Family and friends mourn the death of David Robert Jones, bereaved by the loss of the man they ate, drank, laughed, played and argued with. Our condolences and sympathy go to them.
For those of us who knew him as David Bowie, the loss is less personal, but is nonetheless poignant. It is ever the case with the death of a public figure that a confusion of emotion fuddles the rational and emotional parts of the psyche. Feeling bereaved at the death of a remote figure seems indulgent, an imbalance of sympathies which could more fruitfully be directed to those with greater need. It is the post-Bataclan argument (in which those moved to superimpose a French tricolore onto their social media profile pictures were derided as guilty of disproportionate response to a remote event) twisted to fit a false paradigm in which feelings of sadness or loss are somehow finite, to be hoarded for appropriate moments, and distributed in accordance to need.
Regardless, and acknowledging the fact that in the age of social media attention-seeking every action or expressed emotion will have its detractors, the death of David Bowie is a communally-felt loss affecting hardcore fans of his work and casual admirers alike.
As a reflection, or perhaps a director, of human culture, Bowie drew from the symbols and semiotics of myth, contemporising archetypes which have been crucial to humanity’s concept of itself since time unrecorded.
Giambattista Vico’s reduction of all time to the Age of Gods, the Age of Heroes and the Age of Men finds its expression in the personae invoked by Bowie’s chameleonic periods. Star Man, Thin White Duke, Major Tom. On one level: little more than marketing tactics to advance a long-term musical career; on another level: the unconscious expression of a collective imagination endorsing symbols and narratives at the centre of the human condition.
It is the loss of Bowie as interpreter of these archetypes which prompts the quite real grief felt by millions, the majority of whom had no personal contact with the man. Artists channel the memories and hopes of the species in expressions which lack the rational detail of science or history, but which resonate with a meaning which is older and more universal than either.
Projecting such importance onto David Robert Jones is inappropriate – our expressions of sympathy with his family can be no more than that. That notwithstanding, a sense of sorrow at the loss of so pervasive an interpreter of human narrative as his David Bowie persona, is to be expected. Where politicians, social media celebrities, Kardashians, athletes, engineers and architects add to the noise which pervades communication, artists such as Bowie embody the myths which are central (via film, song, photograph, etc).
All versions of myth are worthy of consideration, regardless of the guise they take. Every message, be it linguistic, figurative, metaphoric or musical, is transmitted through a medium. Every medium distorts the message, adds noise, and leaves the receiver with a mixture of noise and message. If a message is sent in multiple ways, the receiver can compare received messages in some imaginary space of mind, see the common structure, and sift out the noise.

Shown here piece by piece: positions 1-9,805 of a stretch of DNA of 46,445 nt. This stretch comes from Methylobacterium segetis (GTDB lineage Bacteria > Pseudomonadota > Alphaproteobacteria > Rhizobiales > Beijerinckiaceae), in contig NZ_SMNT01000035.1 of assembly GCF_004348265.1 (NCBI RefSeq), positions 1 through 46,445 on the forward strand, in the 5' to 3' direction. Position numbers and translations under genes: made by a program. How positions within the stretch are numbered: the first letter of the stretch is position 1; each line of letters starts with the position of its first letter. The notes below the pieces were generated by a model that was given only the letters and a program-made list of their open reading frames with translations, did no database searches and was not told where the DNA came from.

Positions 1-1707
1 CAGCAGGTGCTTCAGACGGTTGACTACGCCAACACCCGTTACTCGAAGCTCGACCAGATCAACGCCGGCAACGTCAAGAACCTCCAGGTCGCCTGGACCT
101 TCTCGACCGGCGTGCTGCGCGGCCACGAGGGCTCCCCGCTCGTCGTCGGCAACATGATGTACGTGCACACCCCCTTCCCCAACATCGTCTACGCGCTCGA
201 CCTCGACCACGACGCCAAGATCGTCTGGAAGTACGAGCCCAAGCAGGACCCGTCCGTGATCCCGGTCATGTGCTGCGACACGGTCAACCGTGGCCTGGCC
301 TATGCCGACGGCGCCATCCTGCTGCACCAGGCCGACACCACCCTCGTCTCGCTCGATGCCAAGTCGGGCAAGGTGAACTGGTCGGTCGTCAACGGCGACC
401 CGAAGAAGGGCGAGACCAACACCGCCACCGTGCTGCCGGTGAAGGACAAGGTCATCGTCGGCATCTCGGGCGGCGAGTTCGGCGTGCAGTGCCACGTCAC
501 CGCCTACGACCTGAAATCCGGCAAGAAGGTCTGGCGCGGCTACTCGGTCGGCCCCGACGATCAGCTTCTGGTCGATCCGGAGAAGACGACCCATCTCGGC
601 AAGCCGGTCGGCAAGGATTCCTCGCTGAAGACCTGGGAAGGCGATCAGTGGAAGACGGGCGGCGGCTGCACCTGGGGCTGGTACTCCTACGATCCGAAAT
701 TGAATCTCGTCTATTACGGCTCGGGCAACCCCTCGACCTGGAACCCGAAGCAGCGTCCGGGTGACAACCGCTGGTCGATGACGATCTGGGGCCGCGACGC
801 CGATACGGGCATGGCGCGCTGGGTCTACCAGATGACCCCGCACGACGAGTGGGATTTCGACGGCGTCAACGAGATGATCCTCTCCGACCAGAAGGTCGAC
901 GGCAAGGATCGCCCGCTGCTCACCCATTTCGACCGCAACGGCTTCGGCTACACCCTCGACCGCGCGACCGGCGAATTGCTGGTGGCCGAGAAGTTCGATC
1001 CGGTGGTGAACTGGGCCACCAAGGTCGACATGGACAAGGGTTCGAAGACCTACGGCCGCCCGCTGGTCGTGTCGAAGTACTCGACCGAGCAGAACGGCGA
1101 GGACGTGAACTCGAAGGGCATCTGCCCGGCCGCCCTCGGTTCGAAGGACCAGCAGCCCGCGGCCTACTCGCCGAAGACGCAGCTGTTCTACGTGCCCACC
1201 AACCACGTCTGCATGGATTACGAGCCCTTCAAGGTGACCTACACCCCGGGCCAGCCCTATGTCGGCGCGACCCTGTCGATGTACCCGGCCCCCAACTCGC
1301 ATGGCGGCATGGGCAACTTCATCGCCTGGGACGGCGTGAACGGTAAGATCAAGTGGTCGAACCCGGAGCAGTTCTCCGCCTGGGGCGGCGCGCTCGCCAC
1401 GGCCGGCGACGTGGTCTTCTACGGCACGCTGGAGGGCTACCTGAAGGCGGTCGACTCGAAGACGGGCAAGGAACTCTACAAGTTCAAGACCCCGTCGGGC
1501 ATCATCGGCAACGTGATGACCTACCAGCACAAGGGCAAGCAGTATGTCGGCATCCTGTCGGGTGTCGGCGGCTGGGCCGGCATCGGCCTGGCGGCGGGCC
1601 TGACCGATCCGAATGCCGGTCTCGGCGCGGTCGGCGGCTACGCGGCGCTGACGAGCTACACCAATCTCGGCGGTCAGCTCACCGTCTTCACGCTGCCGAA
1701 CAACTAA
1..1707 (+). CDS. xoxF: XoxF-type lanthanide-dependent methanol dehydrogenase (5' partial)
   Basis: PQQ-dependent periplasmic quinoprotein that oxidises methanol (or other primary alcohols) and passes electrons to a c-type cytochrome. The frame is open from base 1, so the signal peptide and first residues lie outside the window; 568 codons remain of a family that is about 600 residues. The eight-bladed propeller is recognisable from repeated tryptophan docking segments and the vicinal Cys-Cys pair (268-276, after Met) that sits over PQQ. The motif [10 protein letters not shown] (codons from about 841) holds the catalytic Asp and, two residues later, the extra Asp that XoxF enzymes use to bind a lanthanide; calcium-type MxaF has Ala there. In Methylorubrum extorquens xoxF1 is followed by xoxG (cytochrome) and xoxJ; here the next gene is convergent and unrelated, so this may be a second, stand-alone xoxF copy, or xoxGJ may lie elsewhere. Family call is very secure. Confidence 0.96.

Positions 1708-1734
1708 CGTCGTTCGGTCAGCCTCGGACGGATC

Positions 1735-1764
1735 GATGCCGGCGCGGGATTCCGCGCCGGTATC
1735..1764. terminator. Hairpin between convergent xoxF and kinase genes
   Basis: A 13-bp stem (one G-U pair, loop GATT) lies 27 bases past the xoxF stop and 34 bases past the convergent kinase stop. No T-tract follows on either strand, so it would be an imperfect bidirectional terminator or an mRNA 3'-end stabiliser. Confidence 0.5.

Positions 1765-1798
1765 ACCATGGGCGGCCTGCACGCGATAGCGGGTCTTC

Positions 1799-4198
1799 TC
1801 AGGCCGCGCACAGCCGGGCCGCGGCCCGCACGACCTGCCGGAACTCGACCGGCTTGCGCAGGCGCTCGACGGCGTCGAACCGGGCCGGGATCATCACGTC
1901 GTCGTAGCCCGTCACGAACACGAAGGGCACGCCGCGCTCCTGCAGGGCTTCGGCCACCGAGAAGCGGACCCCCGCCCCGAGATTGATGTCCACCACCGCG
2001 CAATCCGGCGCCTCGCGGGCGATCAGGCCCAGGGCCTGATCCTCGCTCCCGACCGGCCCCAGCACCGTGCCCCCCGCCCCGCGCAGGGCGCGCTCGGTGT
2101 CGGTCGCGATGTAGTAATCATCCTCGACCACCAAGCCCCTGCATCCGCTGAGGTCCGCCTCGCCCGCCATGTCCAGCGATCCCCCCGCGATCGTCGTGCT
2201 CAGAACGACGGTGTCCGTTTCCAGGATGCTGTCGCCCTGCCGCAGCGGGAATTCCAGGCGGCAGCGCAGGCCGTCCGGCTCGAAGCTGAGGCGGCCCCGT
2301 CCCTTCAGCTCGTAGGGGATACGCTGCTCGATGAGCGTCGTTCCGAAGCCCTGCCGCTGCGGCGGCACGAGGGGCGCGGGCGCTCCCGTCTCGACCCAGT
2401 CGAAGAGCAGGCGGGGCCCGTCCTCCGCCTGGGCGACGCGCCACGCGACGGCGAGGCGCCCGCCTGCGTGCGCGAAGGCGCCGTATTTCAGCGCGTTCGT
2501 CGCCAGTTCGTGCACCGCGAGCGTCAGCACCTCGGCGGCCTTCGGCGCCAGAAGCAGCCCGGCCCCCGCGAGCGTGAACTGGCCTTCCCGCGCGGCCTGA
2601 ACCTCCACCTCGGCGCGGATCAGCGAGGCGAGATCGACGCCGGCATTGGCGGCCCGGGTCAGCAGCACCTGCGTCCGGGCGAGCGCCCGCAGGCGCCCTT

An example, of many: Nicholas Roeg’s film The Man Who Fell to Earth cast Bowie as an alien on Earth, searching for a way to transport water to his wife and child on their home planet. Translating the myth of the Fall to celluloid, Bowie’s alien dons skin (thus echoing the energy-to-matter transmutation of Genesis as well as the consequent separation from the feminine twin – a dichotomy of male will/feminine imagination – central to Gnostic mythology), attempts to achieve his goal, but ends up trapped by the terrestrial social and economic concerns of base humanity.
God, hero and man in a single film, Bowie’s character descends into alcoholism, the irony of his addiction to a corrupted ‘water of life’ made clear through the film’s cinematic and musical techniques.
It is clear that we are expected, as viewers, to draw allegorical conclusions from the work, particularly with regard to the excesses of capitalism, but the film’s adherence to tropes of mythic symbolism set it apart from standard cautionary tales. Bowie’s role as an otherworldly presence set the tone for his artistic personae throughout his career, whether consciously on his part or as projected transfiguration by his audience.
Wikipedia will provide details and discographies. Iconoclasts will quibble at the suggestion of mythic import (and ask disingenouously whether his Tina Turner barnet in Labyrinth is an emanation of the Mother-Goddess), feeling threatened by high-falutin’ concept and taking solace from the reassuring chaff of times, dates and chart positions (coupled with the emotional disconnect of sarcasm). None of which, even when combined with the narcotic warmth of nostalgia evinced by the oncoming heavy rotation of his hit singles, explain why Bowie’s death should be felt so keenly by so many.
‘He sang of space and drugs and floating above the world. He could be so tender… and then swagger like a brute. He was tapped right into something mystical that we recognised but could not grasp as we were too busy preening and dancing and wanting.’
– Suzanne Moore, The Guardian.
As artist-interlocutor, conduit of culture, and embodiment of the structures by which we make sense of our world, David Bowie excelled. His oeuvre enjoyed popular acclaim on many occasions, languished in obscurity on others. At all times, it carried the status of exotic Other.